Different grades of paper are used to produce a range of everyday items – from newspapers and magazines to advertising leaflets, brochures, telephone directories, catalogues and good old fashioned sheets of paper.
On the whole, paper is a recyclable material but there are exceptions and it is important to note that not all types of paper are accepted in your household recycling collections. Your local council will be able to advise you on the items it can accept.
Where can I recycle?
Newspapers, magazines, advertising leaflets, small brochures, envelopes (without windows) and paper – these are widely collected by most councils and can be put in your recycling bin unless your council has told you otherwise.
Window envelopes – many councils cannot accept these unless the ‘window’ has been removed from the envelope, please check with your local council.
Shredded paper – often this is not accepted as the small fibres can jam the machinery at the recycling facility; although some councils will accept shredded paper if it’s put inside an empty cereal box for example or put with green garden waste.
Before you recycle shredded paper, check with your local council.
Junk mail – these items can be put in your recycling bin unless your council has told you otherwise. If you would like to reduce the amount of mail you receive, the Mailing Preference Service gives advice on how you can do this.
Telephone directories – these are collected by most councils and can be put in your recycling bin unless your council has advised otherwise. In areas where you cannot recycle telephone directories at home, they are usually accepted at your local household waste recycling centre. To save paper you can cancel your telephone directory home delivery as follows:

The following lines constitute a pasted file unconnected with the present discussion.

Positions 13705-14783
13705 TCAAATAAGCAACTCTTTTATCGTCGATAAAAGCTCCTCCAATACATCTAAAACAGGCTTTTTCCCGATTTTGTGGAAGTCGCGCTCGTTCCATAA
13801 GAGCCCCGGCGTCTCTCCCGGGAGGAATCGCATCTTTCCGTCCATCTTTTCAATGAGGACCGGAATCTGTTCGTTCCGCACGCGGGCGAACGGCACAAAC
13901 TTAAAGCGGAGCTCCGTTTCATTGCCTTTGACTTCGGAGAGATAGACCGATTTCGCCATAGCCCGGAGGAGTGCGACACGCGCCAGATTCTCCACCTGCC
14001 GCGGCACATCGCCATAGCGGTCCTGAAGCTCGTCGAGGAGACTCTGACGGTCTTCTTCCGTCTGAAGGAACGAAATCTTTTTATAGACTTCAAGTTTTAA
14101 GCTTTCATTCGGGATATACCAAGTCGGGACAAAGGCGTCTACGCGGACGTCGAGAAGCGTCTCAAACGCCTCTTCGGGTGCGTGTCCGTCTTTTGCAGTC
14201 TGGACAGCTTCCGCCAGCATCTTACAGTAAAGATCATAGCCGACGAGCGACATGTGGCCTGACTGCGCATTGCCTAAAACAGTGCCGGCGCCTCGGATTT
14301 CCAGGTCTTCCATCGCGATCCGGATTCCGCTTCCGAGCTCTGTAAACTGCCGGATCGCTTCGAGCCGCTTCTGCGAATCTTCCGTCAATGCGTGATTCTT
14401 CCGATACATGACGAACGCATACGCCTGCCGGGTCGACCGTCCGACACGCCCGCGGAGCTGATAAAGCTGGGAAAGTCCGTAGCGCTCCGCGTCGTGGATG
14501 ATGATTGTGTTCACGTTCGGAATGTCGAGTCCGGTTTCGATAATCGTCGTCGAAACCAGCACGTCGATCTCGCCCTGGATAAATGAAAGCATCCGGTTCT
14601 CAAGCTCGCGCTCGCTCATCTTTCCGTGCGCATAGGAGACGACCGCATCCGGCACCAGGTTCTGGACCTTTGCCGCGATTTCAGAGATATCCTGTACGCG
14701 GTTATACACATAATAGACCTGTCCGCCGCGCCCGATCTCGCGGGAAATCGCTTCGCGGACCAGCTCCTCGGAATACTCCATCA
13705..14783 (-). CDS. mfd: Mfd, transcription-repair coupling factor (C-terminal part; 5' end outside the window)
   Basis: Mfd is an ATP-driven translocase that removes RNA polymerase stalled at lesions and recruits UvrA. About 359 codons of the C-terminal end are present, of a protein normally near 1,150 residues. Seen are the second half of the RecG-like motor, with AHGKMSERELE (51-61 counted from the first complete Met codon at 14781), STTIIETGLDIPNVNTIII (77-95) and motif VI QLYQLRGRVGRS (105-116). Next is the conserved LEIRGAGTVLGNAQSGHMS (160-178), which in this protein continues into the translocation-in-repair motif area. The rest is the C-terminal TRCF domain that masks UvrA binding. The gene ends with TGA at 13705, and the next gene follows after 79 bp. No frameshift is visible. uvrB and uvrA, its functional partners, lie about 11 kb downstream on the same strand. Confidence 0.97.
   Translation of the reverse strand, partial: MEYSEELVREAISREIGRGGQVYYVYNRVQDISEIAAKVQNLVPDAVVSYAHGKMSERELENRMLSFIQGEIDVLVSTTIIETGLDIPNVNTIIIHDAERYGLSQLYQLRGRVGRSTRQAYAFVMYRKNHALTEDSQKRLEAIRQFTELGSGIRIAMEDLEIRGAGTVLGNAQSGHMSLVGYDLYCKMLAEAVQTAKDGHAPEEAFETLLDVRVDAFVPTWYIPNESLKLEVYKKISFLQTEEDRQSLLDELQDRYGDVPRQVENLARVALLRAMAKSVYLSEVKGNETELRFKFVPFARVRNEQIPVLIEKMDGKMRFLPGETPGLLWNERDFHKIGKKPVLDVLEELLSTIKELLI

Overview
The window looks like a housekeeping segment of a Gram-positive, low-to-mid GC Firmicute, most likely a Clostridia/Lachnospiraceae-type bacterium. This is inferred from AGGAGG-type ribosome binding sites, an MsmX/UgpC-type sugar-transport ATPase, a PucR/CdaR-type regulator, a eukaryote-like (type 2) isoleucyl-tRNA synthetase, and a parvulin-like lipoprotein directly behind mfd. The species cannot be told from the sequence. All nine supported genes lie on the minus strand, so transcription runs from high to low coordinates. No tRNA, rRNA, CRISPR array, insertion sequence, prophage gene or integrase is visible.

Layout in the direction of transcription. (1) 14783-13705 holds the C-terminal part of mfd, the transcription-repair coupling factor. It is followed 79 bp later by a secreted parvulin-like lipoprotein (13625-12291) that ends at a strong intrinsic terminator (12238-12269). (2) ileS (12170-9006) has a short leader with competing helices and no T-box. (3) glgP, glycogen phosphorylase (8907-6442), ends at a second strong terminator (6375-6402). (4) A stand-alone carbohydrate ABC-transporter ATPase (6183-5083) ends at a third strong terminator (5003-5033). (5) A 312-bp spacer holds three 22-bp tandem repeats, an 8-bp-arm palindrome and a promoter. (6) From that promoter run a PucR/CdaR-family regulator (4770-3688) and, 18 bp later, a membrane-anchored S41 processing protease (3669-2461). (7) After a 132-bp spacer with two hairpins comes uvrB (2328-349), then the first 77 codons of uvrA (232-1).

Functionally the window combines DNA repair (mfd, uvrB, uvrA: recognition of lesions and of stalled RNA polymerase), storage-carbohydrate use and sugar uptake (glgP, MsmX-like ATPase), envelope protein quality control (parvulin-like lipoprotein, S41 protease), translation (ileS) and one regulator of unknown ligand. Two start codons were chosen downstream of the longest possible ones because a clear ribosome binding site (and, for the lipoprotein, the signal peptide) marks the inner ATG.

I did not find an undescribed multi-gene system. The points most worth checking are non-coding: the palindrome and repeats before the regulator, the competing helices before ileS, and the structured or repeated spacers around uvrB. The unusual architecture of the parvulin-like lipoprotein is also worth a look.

- Yellow Pages, call Freephone 0800 671 444
- Thomsons Local Directory, call 01252 390990
Catalogues – some catalogues can be recycled but this does vary from area to area. It also depends on the type of catalogue. Check with your local council to see if you can pop your old catalogues in your local recycling collection scheme. Please see catalogues entry for more details.
Wrapping paper – some councils will accept plain wrapping paper (made from paper) if it does not have glitter, sticky tape or other embellishments on it. However, some wrapping ‘paper’ is not made from paper at all – it is a type of plastic and cannot be recycled. Before recycling wrapping paper, please make sure your council will accept it.
Wallpaper – this is not recyclable and should be thrown away in your rubbish bin. Whether stripped from walls or leftover from a wallpapering project, the coatings that have been applied to the wallpaper make it unsuitable for recycling. These coatings include:
- Vinyl coatings, applied to make wallpaper more resistant to water and other damage;
- Textured effects may use polystyrene or plastic based materials;
Can it be reused?
- Use both sides of paper and remember to use scrap paper for making notes and shopping lists;
- Newspapers and magazines can be used for children’s craft projects like collages and mosaics;
- Use scrap paper to make paper-mache masks, pinatas, figurines or even decorative bowls for fruit or treats.
Can I do anything else with it?
- Contact local doctors, dentists or hairdressers to see if they would like your old magazines for their waiting rooms;
- Contact local play groups or primary schools to see if the would like your old magaines for creative projects.
- Please do not put paper that has been contaminated with food waste in with your paper recycling;
- You could reduce paper waste by signing up for paper-less billing;
- When recycling paper envelopes remember to remove any plastic windows.